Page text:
Wise Mind

Wise Mind


Question:
How do you find “wise mind?” What does it mean to practice it?


Answer:
The funny thing about wise mind is that, most often, it finds me, more than I find it. I mean, it's clear that I've had a "wise mind moment" when that "aha" happens, or when I'm reflecting on something and suddenly it all seems clear and I'm in the big picture and feel confident about what's going on. Those are like wonderful
moments of inspiration. But I haven't yet been able to consciously cultivate this sensation.

So what's this "practicing" of wise mind about? For me, I sit and do a short mindful meditation practice most every day because I believe it will be good for me in the long run. However, I have to admit that when I'm practicing, I don't feel all that effective. I mean, often, I don't come anywhere close to a state of wise mind. It's all I can do to repeatedly let go of the annoying chatter of my brain. Usually, I manage to relax a bit more and feel a little more centered before I continue on with my day, but it's nothing earth shattering.

So why do it? I do it because I figure, SOMETHING has to be done. I mean, I spent 40-some years absorbing a lot of negative messages. As they say in 12-step programs, "If nothing changes, nothing changes." Which is to say, that if I don't put in SOME effort to improve my state of mind, then how can I expect anything to be different?

So is my practice really doing nothing? Clearly, I must believe it's doing something or else I wouldn't continue. I have noticed that in crisis situations, a third “wiser” option has come into my thinking (other than emotion mind or reason mind) and it could be a result of the practice time. Here's an example.

I was in this writing class and on the first meeting, the instructor read a short piece about a person who suffered abuse. In the story, there was a one sentence mention of a character who had a history of self-injury.

In the class discussion, it was that sentence that became the topic of discussion. The students were going on and on about how strange such behavior was and really trashing people with severe mental illnesses. Meanwhile, I was
feeling extremely self conscious, avoiding eye contact so I wouldn’t be called upon to talk. Outwardly, I managed to survive the class period.


Clearly, it wasn't a supportive environment where I could share my experience. Nevertheless, the judgments voiced by the students over "the people who did that" seeped into my psyche and I felt it personally.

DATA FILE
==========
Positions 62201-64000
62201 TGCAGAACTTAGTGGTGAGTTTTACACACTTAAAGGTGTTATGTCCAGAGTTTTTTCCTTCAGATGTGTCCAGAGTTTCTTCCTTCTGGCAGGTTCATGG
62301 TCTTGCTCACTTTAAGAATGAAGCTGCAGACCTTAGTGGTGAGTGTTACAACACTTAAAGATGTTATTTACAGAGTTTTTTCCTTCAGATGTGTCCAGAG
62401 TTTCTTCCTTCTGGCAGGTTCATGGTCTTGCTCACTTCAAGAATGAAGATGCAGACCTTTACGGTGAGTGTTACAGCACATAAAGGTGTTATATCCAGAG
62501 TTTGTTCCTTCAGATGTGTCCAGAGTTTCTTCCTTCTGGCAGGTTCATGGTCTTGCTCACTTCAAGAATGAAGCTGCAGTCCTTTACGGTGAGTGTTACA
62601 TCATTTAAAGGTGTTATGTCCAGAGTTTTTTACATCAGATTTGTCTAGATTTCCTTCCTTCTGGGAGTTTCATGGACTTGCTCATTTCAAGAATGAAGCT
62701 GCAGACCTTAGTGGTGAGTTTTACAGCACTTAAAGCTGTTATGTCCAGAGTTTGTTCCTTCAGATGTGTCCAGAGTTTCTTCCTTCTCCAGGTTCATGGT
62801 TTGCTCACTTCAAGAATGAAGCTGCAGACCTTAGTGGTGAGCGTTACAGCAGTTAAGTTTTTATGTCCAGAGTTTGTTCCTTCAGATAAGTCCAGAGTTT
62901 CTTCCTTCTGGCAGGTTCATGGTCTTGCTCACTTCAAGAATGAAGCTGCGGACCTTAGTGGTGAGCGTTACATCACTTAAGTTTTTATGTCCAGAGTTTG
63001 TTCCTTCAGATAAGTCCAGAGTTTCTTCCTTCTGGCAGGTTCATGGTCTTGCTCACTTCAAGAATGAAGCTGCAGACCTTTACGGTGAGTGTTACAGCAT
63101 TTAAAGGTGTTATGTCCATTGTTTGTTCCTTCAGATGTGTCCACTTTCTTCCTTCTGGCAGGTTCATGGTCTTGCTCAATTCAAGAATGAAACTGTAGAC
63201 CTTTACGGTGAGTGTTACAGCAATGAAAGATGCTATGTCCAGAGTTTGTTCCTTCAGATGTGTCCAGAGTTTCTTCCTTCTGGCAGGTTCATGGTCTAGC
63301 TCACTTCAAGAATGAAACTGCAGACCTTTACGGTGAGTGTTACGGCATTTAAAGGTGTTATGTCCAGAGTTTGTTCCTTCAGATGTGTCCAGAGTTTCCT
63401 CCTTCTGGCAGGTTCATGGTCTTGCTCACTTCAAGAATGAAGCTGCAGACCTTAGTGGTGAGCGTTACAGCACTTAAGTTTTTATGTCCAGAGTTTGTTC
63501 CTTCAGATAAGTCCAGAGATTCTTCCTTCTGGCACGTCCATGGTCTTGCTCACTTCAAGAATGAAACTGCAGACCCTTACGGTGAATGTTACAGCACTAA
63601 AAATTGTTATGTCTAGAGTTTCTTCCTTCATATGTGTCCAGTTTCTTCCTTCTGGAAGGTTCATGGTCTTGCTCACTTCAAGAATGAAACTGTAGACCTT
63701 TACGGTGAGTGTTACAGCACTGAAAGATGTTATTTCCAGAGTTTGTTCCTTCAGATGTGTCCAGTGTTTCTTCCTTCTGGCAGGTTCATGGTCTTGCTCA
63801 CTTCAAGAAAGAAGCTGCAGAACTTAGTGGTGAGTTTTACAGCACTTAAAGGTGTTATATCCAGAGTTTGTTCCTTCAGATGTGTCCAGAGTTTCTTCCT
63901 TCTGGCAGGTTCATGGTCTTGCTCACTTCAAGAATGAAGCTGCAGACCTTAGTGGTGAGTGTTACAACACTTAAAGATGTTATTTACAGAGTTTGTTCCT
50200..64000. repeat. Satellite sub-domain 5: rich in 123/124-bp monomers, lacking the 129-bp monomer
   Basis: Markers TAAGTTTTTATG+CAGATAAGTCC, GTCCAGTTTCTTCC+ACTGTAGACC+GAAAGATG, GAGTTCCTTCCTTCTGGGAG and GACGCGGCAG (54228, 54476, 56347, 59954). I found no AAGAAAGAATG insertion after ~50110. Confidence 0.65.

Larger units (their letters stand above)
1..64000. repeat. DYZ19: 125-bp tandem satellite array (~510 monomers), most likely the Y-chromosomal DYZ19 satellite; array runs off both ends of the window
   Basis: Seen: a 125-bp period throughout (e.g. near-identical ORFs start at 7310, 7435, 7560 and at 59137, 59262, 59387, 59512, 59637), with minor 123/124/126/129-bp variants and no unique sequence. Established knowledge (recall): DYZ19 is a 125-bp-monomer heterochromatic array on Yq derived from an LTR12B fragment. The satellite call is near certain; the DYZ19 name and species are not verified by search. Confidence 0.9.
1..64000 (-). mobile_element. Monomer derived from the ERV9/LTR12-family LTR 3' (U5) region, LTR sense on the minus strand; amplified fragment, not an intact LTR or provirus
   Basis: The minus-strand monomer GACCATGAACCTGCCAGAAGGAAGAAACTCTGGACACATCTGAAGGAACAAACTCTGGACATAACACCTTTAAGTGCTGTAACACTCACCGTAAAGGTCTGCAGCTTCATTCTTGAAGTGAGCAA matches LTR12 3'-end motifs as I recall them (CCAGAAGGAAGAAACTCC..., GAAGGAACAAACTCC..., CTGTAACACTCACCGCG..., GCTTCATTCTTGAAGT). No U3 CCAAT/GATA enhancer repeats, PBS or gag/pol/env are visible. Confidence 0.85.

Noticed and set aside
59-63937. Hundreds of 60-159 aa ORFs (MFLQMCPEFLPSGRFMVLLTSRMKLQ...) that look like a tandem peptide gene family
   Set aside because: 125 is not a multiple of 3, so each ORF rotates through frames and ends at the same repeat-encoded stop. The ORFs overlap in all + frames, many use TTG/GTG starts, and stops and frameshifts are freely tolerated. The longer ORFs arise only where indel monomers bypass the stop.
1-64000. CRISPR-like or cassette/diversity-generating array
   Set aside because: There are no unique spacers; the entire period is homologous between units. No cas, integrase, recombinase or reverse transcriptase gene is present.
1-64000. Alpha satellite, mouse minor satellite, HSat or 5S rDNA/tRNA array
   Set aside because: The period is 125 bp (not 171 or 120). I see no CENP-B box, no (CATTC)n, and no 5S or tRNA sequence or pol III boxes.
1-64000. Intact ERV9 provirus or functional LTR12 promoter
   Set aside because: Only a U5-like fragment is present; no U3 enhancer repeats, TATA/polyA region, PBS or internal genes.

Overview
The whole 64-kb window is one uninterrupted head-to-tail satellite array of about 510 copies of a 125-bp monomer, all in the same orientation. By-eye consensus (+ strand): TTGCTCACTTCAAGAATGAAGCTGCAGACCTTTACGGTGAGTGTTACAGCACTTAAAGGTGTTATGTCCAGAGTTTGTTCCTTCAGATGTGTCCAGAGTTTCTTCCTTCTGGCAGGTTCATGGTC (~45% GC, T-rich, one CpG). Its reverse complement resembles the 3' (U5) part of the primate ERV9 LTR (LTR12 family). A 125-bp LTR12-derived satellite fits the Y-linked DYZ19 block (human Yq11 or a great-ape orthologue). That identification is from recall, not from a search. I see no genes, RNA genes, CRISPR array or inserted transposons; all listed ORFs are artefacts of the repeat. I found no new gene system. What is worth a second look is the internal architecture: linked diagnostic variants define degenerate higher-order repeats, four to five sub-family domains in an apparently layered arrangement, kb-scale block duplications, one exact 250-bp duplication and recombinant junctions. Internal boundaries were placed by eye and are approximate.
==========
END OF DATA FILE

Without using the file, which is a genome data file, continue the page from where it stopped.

By the time I was making my way to the car, I was in tears. Like many crisis situations, I observed my mind split into two ways of thinking. My emotion mind was overwhelmed, hurt, fearful, and despairing. It insisted that I was bad, that I'd been judged, and I felt the urge for destructive behavior. My reason mind urged me to separate from my feelings and think about it logically. It reasoned that the people in class were naive about Borderline Personality Disorder and could not have known about my experience and what they said wasn't personal. It said I should get on with it and use my DBT skills before I gave in to the emotional response, which I would surely regret.

It was during this experience that I noticed a third opinion entering my mind. It was a very quiet, subtle and peaceful thought that insisted that everything would be okay, that I could handle this; I could trust myself and ride the wave of my emotions and that I had the ability to tolerate the distress. It occurred to me that I did not have to enter into black and white thinking -- either feel or dissociate. I had an option to be at peace.

In the end, I allowed myself to cry. I watched TV for about half an hour and pushed myself to go to bed. I told myself that I didn't need to make a decision about what to do right at that moment and that sleep was usually helpful in making that decision and despite my overwhelming desire to go with my emotion mind, I could let it go for the moment.

I believe it is partially due to my quiet daily mindfulness practice that the “wise mind” option occurred. My DBT instructors have taught me that one of the goals of DBT is to help us consider more possibilities on how to deal with crisis, rather than just reacting emotionally.

Lisa

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